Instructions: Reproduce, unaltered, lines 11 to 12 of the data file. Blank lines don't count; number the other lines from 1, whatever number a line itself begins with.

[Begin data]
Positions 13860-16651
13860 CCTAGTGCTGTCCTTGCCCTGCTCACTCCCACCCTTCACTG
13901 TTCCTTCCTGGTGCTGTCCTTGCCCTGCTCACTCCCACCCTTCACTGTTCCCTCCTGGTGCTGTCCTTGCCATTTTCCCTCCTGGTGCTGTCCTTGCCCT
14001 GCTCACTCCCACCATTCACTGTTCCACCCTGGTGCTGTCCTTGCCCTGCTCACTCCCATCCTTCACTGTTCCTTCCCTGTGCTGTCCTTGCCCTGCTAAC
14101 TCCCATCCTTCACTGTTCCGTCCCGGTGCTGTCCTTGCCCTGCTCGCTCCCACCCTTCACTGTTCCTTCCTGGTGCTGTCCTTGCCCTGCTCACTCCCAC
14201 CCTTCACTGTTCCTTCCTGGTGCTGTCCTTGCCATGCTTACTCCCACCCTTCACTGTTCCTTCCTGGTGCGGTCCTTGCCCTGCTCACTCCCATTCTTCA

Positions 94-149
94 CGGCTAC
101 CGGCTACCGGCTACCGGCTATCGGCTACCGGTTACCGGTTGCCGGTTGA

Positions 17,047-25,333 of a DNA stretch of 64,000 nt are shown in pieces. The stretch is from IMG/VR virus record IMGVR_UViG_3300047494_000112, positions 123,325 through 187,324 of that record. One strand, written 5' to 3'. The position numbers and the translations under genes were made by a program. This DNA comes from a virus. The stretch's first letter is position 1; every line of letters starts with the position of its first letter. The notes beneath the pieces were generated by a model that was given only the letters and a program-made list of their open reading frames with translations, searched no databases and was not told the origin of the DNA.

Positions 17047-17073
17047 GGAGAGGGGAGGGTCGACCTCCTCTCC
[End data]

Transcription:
Positions 17047-17073
17047 GGAGAGGGGAGGGTCGACCTCCTCTCC